There is a well-documented correlation between poverty and high birthrates. In little countries and big countries, capitalist countries and communist countries, Catholic countries and Moslem countries, Western countries and Eastern countries—in almost all these cases, exponential population growth slows down or stops when grinding poverty disappears. This is called demographic transition. It is in the urgent long-term interest of the human species that every place on Earth achieves this demographic transition. This is why helping other countries become self-sufficient is not only elementary human decency, but is also in the interest of those richer nations able to help. One of the central issues in the world population crisis is poverty.
The exceptions to the demographic transition are interesting. Some nations with high per capita incomes still have high birthrates. But in them, contraceptives are sparsely available, and/or women lack any effective political power. It is not hard to understand the connection.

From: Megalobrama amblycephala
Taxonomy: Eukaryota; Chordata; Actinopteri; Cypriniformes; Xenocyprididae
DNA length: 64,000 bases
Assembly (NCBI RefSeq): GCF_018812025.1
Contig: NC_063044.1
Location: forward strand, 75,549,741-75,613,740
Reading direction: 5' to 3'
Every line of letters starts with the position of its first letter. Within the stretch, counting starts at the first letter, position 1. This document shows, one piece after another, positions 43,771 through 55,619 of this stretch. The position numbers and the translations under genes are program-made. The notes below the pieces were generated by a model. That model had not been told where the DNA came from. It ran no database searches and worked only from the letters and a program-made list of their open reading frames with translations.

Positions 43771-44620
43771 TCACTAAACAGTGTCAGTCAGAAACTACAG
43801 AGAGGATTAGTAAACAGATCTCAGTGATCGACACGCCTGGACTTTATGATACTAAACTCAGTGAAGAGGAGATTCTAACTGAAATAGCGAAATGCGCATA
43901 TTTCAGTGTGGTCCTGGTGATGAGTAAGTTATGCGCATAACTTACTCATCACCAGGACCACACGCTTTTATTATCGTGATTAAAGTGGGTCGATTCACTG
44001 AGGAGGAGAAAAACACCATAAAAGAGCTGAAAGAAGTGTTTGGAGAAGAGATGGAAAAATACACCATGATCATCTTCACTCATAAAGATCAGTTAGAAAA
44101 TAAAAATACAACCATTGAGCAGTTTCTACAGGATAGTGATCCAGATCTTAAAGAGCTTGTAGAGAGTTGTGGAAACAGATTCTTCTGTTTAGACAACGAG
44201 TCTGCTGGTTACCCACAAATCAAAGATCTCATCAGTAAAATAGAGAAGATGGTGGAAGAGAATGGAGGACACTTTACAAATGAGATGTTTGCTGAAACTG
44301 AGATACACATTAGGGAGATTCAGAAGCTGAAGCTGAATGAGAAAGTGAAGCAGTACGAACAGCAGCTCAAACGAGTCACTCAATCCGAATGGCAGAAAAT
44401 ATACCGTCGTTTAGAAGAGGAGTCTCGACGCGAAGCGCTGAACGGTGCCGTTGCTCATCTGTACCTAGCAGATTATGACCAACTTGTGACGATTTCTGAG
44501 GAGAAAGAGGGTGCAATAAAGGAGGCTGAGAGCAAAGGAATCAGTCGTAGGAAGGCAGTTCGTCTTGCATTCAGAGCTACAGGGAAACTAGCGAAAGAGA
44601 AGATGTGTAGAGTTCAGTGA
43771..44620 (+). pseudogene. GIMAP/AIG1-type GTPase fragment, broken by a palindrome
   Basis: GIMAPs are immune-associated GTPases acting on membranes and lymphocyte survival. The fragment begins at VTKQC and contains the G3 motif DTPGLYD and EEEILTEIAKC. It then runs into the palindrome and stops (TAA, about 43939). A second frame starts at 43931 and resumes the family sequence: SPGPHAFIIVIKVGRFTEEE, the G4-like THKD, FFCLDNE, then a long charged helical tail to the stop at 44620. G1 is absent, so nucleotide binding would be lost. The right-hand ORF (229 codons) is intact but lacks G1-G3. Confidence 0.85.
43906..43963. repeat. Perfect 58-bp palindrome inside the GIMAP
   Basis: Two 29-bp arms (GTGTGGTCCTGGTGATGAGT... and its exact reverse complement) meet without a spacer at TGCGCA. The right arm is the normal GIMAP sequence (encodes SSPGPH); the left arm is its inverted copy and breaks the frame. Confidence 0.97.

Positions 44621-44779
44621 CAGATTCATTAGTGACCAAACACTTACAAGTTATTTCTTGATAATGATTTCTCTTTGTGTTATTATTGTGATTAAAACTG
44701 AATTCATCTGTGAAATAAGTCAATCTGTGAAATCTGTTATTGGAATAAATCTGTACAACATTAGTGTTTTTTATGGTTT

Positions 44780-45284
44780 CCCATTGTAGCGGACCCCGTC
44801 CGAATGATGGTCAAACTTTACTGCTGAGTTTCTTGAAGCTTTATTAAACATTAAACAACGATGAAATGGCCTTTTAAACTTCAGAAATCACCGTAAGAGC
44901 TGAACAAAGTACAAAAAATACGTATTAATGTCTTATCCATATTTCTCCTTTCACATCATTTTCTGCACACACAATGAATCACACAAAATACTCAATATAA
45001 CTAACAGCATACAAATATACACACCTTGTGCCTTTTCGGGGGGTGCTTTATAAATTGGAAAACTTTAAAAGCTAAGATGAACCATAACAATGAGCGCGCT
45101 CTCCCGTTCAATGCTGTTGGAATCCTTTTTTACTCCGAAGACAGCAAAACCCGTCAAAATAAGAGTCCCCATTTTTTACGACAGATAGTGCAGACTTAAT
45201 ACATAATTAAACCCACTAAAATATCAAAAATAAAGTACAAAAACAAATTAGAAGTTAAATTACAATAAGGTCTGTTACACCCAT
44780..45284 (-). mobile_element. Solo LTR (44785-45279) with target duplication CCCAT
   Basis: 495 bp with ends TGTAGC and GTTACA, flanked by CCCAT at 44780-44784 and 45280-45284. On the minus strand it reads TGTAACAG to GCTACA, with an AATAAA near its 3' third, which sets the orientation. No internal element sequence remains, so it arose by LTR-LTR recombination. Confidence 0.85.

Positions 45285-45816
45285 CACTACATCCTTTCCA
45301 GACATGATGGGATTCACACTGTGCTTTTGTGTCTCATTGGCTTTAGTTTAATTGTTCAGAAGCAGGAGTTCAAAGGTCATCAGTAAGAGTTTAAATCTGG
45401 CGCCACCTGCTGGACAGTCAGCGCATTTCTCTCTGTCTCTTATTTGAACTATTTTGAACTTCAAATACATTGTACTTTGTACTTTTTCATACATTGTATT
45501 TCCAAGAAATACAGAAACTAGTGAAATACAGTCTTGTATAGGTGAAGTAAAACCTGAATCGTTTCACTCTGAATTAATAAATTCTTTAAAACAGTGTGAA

At present there are about 6 billion humans. In 40 years, if the doubling time stays constant, there will be 12 billion; in 80 years, 24 billion; in 120 years, 48 billion. ... But few believe the Earth can support so many people. Because of the power of this exponential increase, dealing with global poverty now will be much cheaper and much more humane, it seems, than whatever solutions will be available to us many decades hence. Our job is to bring about a worldwide demographic transition and flatten out that exponential curve—by eliminating grinding poverty, making safe and effective birth control methods widely available, and extending real political power (executive, legislative, judicial, military, and in institutions influencing public opinion) to women. If we fail, some other process, less under out control, will do it for us."
—Carl Sagan, Billions & Billions: Thoughts on Life and Death at the Brink of the Millennium (1998, Ballantine Books)